Notes from Tekes R&D financing seminar

On Monday I was in Helsinki, speaking at a seminar organized by Tekes, Finnish funding agency for tech & innovation. They are launching a new generation of integrated startup financing schemes – which I do not know much about, as my Finnish is below par to fully understand their published materials. But it was a nice half-day event to provide context around their announcements.

The guest speakers included Dr Orna Berry who shared the Israeli innovation financing experiences, Quatar Capital’s Mikko Suonelahti’s talk on venture capital markets. In between them, I was asked to share the story of Skype as a recent startup.

Some of the tonality of Finnish experts, from their Minister’s opening speech to hallway conversations with people in the audience felt quite weird coming from Estonia. Over here we look up to Finland as a role model in R&D and innovation environment, probably not a single discussion around Estonian Development Fund goes without mentioning neighboring Tekes, Sitra and others. However, in Finland, many feel that their progress is not fast enough and they need another boost to get to a next level after the first wave of “nokias”.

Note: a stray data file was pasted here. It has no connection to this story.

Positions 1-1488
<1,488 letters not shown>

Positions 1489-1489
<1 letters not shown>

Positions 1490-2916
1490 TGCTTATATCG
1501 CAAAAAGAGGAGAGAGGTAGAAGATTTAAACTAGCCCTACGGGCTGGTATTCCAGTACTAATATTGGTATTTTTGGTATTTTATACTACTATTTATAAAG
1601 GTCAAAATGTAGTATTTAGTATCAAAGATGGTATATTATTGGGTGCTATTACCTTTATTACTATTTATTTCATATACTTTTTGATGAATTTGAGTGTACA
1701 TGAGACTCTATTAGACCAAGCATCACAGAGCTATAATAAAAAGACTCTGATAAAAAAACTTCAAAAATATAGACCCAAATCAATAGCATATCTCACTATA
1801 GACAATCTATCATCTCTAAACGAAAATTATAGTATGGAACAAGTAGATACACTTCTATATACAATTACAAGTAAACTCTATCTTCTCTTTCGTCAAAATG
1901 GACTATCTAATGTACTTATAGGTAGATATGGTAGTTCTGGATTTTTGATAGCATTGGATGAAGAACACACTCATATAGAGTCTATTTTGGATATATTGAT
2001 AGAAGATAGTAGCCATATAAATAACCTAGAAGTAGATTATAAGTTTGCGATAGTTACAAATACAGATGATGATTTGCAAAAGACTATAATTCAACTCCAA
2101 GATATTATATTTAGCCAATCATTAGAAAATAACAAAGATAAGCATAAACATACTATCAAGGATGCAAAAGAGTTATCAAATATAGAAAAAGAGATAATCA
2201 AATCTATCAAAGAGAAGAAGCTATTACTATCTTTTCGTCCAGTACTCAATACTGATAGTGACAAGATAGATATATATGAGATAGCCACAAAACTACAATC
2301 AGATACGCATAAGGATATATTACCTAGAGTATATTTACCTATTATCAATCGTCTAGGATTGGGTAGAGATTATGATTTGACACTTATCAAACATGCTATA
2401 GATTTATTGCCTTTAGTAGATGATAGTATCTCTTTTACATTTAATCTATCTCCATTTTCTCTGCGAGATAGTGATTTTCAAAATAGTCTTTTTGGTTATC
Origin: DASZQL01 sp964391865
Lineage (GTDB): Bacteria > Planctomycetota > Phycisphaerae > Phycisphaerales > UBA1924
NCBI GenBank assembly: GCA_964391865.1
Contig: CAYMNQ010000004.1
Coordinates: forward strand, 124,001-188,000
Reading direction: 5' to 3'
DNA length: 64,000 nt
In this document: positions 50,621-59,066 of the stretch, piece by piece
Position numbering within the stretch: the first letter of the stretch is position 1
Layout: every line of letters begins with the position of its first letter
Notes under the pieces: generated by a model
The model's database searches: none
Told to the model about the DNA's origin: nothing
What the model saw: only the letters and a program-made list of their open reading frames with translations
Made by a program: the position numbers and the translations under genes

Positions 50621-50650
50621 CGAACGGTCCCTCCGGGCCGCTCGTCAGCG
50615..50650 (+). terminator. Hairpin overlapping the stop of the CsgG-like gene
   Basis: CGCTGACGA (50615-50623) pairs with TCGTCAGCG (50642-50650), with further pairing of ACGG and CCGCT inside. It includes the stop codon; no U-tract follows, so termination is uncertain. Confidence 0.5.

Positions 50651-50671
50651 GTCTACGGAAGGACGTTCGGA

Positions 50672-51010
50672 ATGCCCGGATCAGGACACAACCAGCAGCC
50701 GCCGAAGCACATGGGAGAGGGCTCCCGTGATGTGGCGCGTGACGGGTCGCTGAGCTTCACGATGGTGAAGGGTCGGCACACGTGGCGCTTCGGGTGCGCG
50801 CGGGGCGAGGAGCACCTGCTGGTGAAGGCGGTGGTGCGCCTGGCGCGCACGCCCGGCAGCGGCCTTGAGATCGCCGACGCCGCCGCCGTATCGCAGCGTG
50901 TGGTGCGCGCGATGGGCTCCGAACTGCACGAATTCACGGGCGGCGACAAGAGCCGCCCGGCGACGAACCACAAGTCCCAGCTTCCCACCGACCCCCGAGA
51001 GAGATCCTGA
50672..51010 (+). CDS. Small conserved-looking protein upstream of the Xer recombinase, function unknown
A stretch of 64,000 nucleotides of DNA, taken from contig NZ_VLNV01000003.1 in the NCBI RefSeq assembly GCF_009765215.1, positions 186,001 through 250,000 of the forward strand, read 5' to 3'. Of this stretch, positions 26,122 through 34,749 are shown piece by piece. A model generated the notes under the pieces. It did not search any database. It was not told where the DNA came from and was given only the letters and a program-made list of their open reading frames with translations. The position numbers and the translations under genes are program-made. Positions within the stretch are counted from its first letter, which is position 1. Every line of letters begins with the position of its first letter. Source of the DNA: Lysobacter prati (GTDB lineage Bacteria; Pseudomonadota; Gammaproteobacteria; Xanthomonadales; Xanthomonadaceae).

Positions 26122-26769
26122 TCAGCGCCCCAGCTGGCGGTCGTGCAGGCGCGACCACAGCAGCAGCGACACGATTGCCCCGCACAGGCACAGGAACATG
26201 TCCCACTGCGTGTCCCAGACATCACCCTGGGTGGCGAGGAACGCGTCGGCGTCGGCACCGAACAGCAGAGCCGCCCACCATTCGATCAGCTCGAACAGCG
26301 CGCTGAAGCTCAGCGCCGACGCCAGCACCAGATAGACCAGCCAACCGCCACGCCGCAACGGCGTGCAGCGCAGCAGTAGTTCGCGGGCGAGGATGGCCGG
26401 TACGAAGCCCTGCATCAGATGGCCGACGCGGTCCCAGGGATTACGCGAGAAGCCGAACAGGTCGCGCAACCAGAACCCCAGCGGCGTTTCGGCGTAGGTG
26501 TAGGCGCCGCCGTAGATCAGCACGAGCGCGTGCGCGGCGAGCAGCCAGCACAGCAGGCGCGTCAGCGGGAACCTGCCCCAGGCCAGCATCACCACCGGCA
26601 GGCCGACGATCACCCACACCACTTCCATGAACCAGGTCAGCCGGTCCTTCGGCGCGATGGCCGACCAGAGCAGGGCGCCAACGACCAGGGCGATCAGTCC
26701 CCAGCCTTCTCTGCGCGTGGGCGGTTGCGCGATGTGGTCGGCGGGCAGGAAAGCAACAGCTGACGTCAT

Below are my unstructured notes from Dr Berry’s presentation. Leaving aside the enormous impact of military financed R&D which was not discussed this time, I think there are still a few points not just Finland should consider learning from:

  • Israel: Innovation policy from R&D to VC funding
    • Govmt established Chief Scientist postions 1969 (1 in min of defence, the other civil)
    • Budget to support R&D commercialization – $0.5B / year in the 80s
    • now smaller, as private sector has picked up
    • no preferred sectors, firms, tech; government attempts no winner picking but neutrality
    • picking winners is private VC’s art (not science)
    • govmt’s main vehicle is Matching Grants Program, criteria:
      • tech and commercial feasibility & merit
      • the neighboring markets don’t have enough GDP for sustainable exports, so high enough margins for global competitiveness is a must
      • risks
      • potential for expertise generation
      • MGP provides conditional loans up to 50% of R&D cost
        • ONLY IF the resulting product is succesful, the loan is returned at the rate of 3% of sales / yr
        • NB! this gives also input stats for measuring if country’s hightech sales rise (tripled in decade in Israel)
    • ISR-US R&D program: $214m grants for 672 projects. direct sales of $4.1B. PLUS indirect gains in created ecosystem.
    • Yozma Program – incentives for foreing investors (risk guarantees, financial incentives, privatization)
      • 10 VC funds, $200m raised, $100m from government
      • government sold its share of the funds in ’97
  • Israeli challenge – second class economy:
    • 1996-2004, ICT grew 10.5% a year, everything else at 2.3%.
    • productivity actually DECLINED: transport,construction, retail, business services
    • agressive support in ICT alone will not raise happiness for the whole country
    • taxation
    • ireland, singapore incentivise capital investment; Israel r&d investments more
    • some foreign investment tax incentives copy the country of origin! if you come from a place where social tax is 20%, you will get the same in Israel, etc.